Boris Johnson faces pressure to consider second national lockdown

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Boris Johnson faces pressure to consider second national lockdown

Boris Johnson faced renewed pressure to consider a stricter national lockdown amid numbers suggesting local measures to contain the spread of the coronavirus were not working.

Professor Calum Semple, a member of the government’s Scientific Advisory Board specializing in disease outbreaks, recommended considering a “breaker” on a national basis to slow the virus down instead of trying to reduce it later .

When asked by the Prime Minister, union leader Sir Keir Starmer said that infection rates had increased in 19 of the 20 areas exposed to local action for two months.

And Sir Keir asked why constituencies like Mr Johnson’s were spared additional curbs, while seats in the north with similar coronavirus levels were restricted.

In a personal capacity, Prof. Semple – a member of the Sage Scientific Advisory Group – told BBC Radio 4’s Today program that “maybe a breaker would have been a really good idea a few weeks ago”.

He added, “It is always easier to reduce an outbreak at an earlier stage than to let it run and then reduce at a later time.

“So, yes, circuit breakers are certainly something we should think about on a national basis.”

There were 2,783 patients with Covid-19 in hospitals in England and 349 patients on ventilators as of Tuesday, according to the government’s coronavirus dashboard.

The number of those admitted to English hospitals on Sunday – the last day for which the numbers are available – was 478, almost twice as many as seven days earlier.

Hospital admissions and ventilatory patients in England are the highest since June.

The number of cases has risen sharply in the last few weeks. At 9:00 a.m. on Tuesday, 14,542 cases of coronavirus were laboratory confirmed in the UK. Two weeks ago, on September 22nd, 4,926 cases were recorded.

Union leader Sir Keir questioned the way local restrictions had been put in place after colleague Jonathan Ashworth suspected that there was “suspicion” of “political interference” in favor of the Tory heartland.

Sir Keir said: “There are 62 cases per 100,000 in Prime Minister Hillingdon’s local authority today, but no local restrictions. However, restrictions were imposed in 20 areas across England when infection rates were much lower.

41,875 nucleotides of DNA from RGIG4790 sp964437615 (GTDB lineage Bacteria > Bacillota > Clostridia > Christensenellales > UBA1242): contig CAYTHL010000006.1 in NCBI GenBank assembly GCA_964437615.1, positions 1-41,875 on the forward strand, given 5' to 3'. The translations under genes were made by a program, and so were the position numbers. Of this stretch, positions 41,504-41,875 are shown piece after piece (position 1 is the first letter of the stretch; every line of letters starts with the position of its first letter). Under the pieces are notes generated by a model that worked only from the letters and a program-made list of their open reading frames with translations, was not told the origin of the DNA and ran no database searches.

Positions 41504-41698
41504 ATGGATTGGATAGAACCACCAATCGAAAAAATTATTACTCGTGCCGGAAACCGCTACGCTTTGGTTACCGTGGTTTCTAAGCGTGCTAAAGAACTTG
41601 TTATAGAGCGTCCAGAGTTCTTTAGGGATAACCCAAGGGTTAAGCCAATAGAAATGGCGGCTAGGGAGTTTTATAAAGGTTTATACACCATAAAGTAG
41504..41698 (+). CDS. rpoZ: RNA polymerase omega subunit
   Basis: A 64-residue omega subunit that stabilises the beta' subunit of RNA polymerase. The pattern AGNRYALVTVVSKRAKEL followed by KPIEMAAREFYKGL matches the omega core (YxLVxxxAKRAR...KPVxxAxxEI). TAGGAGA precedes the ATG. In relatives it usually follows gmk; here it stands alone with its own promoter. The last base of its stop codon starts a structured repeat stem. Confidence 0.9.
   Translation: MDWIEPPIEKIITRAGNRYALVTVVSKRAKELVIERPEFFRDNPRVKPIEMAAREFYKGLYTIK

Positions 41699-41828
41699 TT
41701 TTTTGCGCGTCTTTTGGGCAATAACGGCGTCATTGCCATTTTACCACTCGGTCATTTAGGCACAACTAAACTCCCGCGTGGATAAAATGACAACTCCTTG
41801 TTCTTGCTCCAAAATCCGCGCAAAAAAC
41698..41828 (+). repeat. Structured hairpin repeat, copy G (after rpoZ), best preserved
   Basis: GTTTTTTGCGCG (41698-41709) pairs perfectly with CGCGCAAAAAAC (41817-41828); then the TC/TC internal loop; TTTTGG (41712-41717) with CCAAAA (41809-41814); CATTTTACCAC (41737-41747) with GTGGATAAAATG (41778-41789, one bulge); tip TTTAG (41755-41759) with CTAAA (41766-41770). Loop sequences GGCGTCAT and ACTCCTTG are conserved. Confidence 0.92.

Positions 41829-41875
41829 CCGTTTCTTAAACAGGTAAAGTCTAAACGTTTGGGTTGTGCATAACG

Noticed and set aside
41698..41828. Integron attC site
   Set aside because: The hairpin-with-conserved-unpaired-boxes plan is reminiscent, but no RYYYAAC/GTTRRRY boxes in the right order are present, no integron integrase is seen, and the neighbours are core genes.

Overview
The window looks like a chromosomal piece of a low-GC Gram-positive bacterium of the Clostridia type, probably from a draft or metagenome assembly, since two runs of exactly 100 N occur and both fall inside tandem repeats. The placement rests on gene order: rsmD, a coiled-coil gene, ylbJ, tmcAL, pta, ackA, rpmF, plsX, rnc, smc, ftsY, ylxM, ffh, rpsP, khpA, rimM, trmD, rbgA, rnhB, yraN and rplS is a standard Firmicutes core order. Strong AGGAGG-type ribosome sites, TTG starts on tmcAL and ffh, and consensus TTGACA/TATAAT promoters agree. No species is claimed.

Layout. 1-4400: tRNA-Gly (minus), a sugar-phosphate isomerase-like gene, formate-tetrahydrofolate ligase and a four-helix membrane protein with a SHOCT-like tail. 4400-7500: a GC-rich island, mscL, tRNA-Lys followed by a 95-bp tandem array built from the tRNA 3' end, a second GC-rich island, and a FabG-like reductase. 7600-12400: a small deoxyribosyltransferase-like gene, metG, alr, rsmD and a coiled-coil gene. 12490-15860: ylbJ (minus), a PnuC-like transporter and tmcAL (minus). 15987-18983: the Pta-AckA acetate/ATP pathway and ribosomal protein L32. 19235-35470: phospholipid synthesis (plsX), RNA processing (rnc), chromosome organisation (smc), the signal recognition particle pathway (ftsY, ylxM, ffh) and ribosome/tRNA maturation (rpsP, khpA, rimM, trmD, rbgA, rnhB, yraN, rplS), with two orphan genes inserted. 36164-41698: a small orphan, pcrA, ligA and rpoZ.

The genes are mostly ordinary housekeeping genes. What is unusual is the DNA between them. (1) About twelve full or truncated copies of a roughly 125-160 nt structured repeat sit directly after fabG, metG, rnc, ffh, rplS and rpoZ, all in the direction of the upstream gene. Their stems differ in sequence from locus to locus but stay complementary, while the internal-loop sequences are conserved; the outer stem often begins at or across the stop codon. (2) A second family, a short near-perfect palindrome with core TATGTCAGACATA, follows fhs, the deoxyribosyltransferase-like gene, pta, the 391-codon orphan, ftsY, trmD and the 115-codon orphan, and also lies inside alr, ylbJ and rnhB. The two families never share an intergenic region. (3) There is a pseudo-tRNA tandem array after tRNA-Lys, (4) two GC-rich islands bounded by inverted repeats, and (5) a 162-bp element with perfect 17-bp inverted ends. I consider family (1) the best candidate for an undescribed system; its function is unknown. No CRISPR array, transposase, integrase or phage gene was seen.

“In Kirklees it was only 29 per 100,000.”

Mr Johnson indicated that stricter measures may be needed in the capital and the Midlands.

“I wish I could pretend everything was going to be rosy in the Midlands or London, where infections are also unfortunately increasing,” he said, calling for a “concerted national effort.”

Sir Keir said 19 of the 20 areas that were first subjected to targeted restrictions had increased cases.

“The Prime Minister cannot explain why an area is restricted, he cannot explain what the various restrictions are, and he cannot explain how restrictions end,” said Sir Keir.

“It’s getting ridiculous.”

The Prime Minister insisted that the government “would continue our package to suppress the virus not only nationally but also locally and regionally”.

When Mr Johnson faced a possible Tory revolt next week because of the 10 p.m. curfew, Sir Keir urged him to publish the scientific evidence of the measure or commit to reviewing the rule.

As the latest sign of the damage the restrictions are doing to the hospitality industry, Greene King plans to cut around 800 jobs and close dozens of pubs after trading plummeted after the 10pm rule.

The rise in cases has led to warnings from northern city leaders that local lockdown restrictions are confusing and even “counterproductive” as they call for new powers to combat resurgence.

Leeds, Manchester and Newcastle City Council leaders – Judith Blake, Sir Richard Leese and Nick Forbes – joined the Mayor of Liverpool Joe Anderson in writing to Health Secretary Matt Hancock saying they were “extremely concerned” about the increase of the cases.

“The existing restrictions do not work, are confusing to the public and some, like the 10pm rule, are counter-productive,” wrote the Labor politicians.

They called for additional powers to punish those who break the rules, the development of new restrictions by the police, council and public health experts, and a locally controlled testing and tracking system.

“However, we want to make it clear that we do not support any further economic blockades,” added the heads of state and government.

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